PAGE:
In the basement of the Diana center, seated in a house packed full of people, we laughed and cried and marveled at the talent displayed by the Columbia University Players in their production ofDog Sees God. This show is a hyperbolic and hard-hitting portrayal of what could have happened to the beloved characters of the Peanuts comics as they grew up.
The play opens with Gerard Ramm (CC ’13) as a mopey, familiar, and yet remarkably powerful “CB” standing at the funeral of his precious dog. Throughout the show he is joined by some of his usual playground friends, some immediately recognizable; others entirely transformed. The play is full of pointed quips, phrases, and implicit Snoopy references, from Sam Mickel, (CC ’14) as the disturbingly convincing homophobic-germaphobe Matt, to Lorenzo Landini (CC ’13) as Van, a massive stoner and a constant source of comic relief. Other highlighted characters include: Maria Diez (CC ’15) as CB’s sister, who was both laugh-out-loud hilarious and incredibly moving, Stephan Adamow (CC ’15) as the introspective and complicated Beethoven, and Amy Stringer (BC ’13) and Alexis Wilcock (BC ’14), as the obligatory, yet well portrayed, vapid teenage girls.
CB’s existential crisis about the death of his dog leads him to ask all of his friends, “What happens after you die?” This becomes the tie-in through the whole show, and leads the characters down spiraling paths of violence, sex, and eventual suicide. The show tackles lots of twisted and relevant teenage issues, including bullying, gay-bashing, drugs and parties, and a diagnosed pyromaniac. Sounds like a barrel of laughs, right?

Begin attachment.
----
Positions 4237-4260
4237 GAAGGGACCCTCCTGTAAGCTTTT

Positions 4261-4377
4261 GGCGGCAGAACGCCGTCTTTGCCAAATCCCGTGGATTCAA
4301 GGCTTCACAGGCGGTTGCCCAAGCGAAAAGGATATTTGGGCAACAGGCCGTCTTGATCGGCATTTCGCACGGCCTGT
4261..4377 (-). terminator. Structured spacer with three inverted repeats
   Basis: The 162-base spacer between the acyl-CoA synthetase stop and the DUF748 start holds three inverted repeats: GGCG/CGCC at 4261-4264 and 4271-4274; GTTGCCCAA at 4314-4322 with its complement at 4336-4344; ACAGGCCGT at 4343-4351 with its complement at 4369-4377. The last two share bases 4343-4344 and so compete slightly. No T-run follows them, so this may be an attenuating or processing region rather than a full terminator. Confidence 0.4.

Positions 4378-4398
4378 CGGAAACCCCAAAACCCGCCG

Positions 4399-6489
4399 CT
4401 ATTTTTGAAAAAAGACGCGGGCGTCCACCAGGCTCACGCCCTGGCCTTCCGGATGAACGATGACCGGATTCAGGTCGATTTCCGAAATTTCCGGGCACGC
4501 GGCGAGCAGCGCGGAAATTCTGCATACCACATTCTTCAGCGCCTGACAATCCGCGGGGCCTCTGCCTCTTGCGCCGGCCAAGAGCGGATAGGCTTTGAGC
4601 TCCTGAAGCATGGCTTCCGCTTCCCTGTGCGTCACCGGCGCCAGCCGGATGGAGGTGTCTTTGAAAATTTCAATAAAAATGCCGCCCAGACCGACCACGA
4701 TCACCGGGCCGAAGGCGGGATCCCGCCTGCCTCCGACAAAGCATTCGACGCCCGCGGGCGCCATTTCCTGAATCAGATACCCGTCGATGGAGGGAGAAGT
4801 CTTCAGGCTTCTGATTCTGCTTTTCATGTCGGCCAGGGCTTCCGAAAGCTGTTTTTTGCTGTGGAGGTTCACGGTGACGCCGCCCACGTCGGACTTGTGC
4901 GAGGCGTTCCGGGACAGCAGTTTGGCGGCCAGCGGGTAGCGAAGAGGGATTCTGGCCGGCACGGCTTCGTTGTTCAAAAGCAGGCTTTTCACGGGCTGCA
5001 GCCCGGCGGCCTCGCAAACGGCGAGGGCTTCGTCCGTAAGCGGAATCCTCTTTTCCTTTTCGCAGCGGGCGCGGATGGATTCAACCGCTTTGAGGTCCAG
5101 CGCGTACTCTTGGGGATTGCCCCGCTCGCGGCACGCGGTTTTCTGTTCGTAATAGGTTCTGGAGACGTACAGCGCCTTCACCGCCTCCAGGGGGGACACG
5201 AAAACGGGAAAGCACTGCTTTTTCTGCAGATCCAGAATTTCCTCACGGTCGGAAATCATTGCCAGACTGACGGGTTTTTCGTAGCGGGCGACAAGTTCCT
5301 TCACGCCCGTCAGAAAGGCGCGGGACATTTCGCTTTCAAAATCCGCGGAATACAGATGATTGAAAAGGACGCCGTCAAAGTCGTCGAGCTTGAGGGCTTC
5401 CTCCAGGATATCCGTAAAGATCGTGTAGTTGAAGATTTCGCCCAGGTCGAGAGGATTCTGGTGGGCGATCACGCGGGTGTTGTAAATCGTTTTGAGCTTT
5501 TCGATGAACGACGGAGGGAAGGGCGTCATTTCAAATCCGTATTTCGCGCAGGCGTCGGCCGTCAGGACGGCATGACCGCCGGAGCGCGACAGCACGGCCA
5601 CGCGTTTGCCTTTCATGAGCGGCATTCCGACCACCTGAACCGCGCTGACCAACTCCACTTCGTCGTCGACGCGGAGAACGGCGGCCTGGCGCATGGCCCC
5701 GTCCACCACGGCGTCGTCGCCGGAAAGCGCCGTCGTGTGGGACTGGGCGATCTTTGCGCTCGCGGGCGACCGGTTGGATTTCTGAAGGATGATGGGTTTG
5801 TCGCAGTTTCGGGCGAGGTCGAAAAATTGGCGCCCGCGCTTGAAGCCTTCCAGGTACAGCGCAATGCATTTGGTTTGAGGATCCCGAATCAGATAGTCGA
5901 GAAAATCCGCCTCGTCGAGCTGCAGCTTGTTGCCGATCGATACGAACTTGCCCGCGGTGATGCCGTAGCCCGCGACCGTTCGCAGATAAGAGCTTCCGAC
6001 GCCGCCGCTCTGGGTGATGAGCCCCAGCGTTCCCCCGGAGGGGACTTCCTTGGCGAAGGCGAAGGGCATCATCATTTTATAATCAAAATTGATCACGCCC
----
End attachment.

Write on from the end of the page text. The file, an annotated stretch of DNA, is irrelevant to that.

Perhaps one of the best sequences of the play was a roughly ten minute scene between Gerard as CB and Tessa Slovis (BC ’13) as Van’s Sister. With a mandatory nod to “The Doctor is In,” Slovis brilliantly portrays the mind of a total sociopath, while keeping her choices honest and fresh.
Directed by Tara Pacheco (CC ’13), and put together by a superb production team, the show featured a set full of newspaper comics, and while pretty much hitting the nail on the head with that one, it was simple and didn’t detract from the action on stage. Overall, Dog Sees God was a great example of just how fucked up teenagers can be, and how everyone’s childhood has to end somewhere.
The young cast via Peanuts Wikia